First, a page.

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Elections to the Baseball Hall of Fame for 1978 introduced a new system that would continue to 1994. The special committee on Negro Leagues had disbanded after its 1977 meeting. Two of its members were appointed to the Veterans Committee, as part of expanding that body from twelve to eighteen members, and its responsibilities were extended to cover the Negro Leagues. Where the special committee had elected nine people in seven years from 1971, the expanded Veterans Committee would elect two in seventeen years up to 1994, before the next reform.
The Baseball Writers Association of America (BBWAA) voted by mail to select from recent major league players and elected Eddie Mathews. The Veterans Committee met in closed sessions to consider older major league players as well as managers, umpires, executives, and figures from the Negro Leagues. It selected Addie Joss and Larry MacPhail.
The BBWAA was authorized to elect players active in 1958 or later, but not after 1972; the ballot included candidates from the 1977 ballot who received at least 5% of the vote but were not elected, along with selected players, chosen by a screening committee, whose last appearance was in 1972. All 10-year members of the BBWAA were eligible to vote.
Voters were instructed to cast votes for up to 10 candidates; any candidate receiving votes on at least 75% of the ballots would be honored with induction to the Hall. The ballot consisted of 36 players; a total of 379 ballots were cast, with 285 votes required for election. Those candidates receiving less than 5% of the vote will not appear on future BBWAA ballots, but may eventually be considered by the Veterans Committee.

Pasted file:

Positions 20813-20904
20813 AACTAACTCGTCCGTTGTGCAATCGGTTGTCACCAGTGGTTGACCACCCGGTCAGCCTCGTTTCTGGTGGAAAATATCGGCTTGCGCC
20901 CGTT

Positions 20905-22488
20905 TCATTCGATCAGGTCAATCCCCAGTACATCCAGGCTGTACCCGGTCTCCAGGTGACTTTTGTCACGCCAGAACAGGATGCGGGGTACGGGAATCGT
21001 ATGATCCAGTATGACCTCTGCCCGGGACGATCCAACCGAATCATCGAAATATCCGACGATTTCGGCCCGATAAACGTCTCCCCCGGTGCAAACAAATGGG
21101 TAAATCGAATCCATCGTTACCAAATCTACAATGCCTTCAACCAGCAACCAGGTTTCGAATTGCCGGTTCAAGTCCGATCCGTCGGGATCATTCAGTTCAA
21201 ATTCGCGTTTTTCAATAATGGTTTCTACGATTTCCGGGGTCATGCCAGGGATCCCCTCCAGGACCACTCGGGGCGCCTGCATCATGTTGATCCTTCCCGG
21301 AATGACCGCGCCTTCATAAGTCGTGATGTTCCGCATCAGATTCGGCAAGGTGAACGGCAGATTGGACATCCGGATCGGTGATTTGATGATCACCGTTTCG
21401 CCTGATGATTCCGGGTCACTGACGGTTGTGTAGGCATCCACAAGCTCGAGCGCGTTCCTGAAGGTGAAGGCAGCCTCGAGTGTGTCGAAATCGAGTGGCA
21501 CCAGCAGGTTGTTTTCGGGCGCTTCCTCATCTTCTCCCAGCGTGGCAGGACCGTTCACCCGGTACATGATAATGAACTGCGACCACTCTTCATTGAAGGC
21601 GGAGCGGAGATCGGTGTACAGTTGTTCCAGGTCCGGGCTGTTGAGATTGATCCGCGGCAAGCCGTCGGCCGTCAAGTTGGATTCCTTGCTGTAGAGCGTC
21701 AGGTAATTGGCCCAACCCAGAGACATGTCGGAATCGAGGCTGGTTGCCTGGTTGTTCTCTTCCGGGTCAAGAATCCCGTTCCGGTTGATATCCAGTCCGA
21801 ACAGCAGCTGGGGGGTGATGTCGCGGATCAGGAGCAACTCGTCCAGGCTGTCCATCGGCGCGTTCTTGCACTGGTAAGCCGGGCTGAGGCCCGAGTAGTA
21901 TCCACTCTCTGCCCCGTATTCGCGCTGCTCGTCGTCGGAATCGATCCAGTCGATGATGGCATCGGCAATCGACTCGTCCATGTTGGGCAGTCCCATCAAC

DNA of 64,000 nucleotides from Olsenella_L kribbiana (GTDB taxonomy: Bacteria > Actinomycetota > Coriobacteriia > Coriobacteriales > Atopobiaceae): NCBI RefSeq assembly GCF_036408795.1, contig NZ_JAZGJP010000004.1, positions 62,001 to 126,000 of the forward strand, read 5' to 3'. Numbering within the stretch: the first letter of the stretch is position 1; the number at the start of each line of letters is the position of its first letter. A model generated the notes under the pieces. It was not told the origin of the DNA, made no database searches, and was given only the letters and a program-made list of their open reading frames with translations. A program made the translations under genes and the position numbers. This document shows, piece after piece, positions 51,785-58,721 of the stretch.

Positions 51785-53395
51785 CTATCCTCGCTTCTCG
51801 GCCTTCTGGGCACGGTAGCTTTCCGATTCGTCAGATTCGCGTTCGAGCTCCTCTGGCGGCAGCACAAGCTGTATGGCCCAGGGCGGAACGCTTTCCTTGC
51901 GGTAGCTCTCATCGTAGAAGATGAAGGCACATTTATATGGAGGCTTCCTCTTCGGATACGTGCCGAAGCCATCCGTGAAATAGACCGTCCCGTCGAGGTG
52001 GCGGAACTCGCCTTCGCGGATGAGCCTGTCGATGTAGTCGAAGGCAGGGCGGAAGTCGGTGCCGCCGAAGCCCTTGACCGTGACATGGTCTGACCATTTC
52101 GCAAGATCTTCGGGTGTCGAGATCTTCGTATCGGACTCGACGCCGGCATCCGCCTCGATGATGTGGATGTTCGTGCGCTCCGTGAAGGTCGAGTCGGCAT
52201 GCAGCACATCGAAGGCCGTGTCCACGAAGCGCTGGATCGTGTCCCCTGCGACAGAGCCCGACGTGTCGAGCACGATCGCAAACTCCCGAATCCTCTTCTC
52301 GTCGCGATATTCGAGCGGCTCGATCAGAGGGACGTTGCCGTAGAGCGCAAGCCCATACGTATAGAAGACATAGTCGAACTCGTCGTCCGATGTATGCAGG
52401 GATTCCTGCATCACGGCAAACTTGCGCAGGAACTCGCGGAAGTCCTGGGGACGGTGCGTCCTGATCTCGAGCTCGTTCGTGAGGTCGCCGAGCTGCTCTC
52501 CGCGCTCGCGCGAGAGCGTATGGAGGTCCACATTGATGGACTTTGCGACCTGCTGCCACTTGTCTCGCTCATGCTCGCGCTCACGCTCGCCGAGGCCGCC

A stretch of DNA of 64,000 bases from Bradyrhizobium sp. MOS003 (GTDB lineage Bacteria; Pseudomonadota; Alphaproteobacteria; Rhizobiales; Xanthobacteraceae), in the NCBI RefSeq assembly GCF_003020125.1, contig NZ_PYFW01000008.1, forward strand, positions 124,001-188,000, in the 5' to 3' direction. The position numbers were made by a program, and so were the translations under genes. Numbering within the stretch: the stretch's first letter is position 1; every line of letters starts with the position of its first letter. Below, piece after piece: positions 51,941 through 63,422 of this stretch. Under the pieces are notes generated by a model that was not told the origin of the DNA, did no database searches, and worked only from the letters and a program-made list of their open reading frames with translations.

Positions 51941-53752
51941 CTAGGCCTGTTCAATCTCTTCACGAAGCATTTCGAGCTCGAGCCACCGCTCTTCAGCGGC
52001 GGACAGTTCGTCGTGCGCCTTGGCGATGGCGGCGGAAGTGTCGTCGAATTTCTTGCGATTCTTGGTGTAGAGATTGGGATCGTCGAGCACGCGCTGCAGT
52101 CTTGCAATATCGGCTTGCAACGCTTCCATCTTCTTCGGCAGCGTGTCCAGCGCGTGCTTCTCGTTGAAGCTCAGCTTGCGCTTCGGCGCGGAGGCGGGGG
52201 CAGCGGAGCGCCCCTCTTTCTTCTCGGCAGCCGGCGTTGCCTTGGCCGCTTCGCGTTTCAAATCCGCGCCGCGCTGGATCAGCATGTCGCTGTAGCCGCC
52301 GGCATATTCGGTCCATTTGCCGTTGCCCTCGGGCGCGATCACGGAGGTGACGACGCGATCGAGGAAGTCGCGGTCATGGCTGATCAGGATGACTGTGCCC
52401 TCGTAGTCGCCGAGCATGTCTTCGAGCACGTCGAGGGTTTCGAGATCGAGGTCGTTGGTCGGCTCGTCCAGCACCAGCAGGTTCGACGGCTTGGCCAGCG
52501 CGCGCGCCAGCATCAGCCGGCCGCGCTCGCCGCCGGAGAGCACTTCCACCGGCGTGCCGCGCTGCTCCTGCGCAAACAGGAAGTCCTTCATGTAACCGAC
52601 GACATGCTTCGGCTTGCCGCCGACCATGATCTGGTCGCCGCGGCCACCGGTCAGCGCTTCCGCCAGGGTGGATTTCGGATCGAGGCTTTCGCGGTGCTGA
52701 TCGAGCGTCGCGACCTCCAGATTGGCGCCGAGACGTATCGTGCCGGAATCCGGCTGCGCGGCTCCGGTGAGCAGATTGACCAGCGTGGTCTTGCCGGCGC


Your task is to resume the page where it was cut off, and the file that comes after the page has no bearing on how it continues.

Candidates who were eligible for the first time are indicated here with a †. The one candidate who received at least 75% of the vote and was elected is indicated in bold italics; candidates who have since been elected in subsequent elections are indicated in italics. The 14 candidates who received less than 5% of the vote, thus becoming ineligible for future BBWAA consideration, are indicated with a *.
Roberto Clemente, who died during the 1972 season, was included on the 1973 ballot under a standard provision for players who die before the five-year waiting period has elapsed.
The newly-eligible players included 18 All-Stars, 11 of whom were not included on the ballot, representing a total of 39 All-Star selections. Among the new candidates were 7-time All-Star Bill Mazeroski and 5-time All-Stars Hoyt Wilhelm and Maury Wlls. The field included two MVPs (Wills and Denny McLain), one Cy Young Award winner (Denny McLain, who received the MVP the same year as one of his two Cy Young Awards; that same season, he was the last pitcher to win thirty games in a season) and two Rookies of the Year (Ron Hansen and Gary Peters). Bill Mazeroski also had eight Gold Gloves at Second Base, the record at the time.
Players eligible for the first time who were not included on the ballot were: Ted Abernathy, Joe Azcue, John Bateman, Wade Blasingame, Don Buford, Donn Clendenon, Tony Cloninger, Moe Drabowsky, Joe Gibbon, Tom Haller, Steve Hamilton, Ron Hansen, Joe Horlen, Julian Javier, Denny Lemaster, J. C. Martin, Don Mincher, Gary Peters, Phil Regan, Jim Roland, Ron Taylor, Stan Williams, and Bobby Wine.
- 1978 Election at www.baseballhalloffame.org
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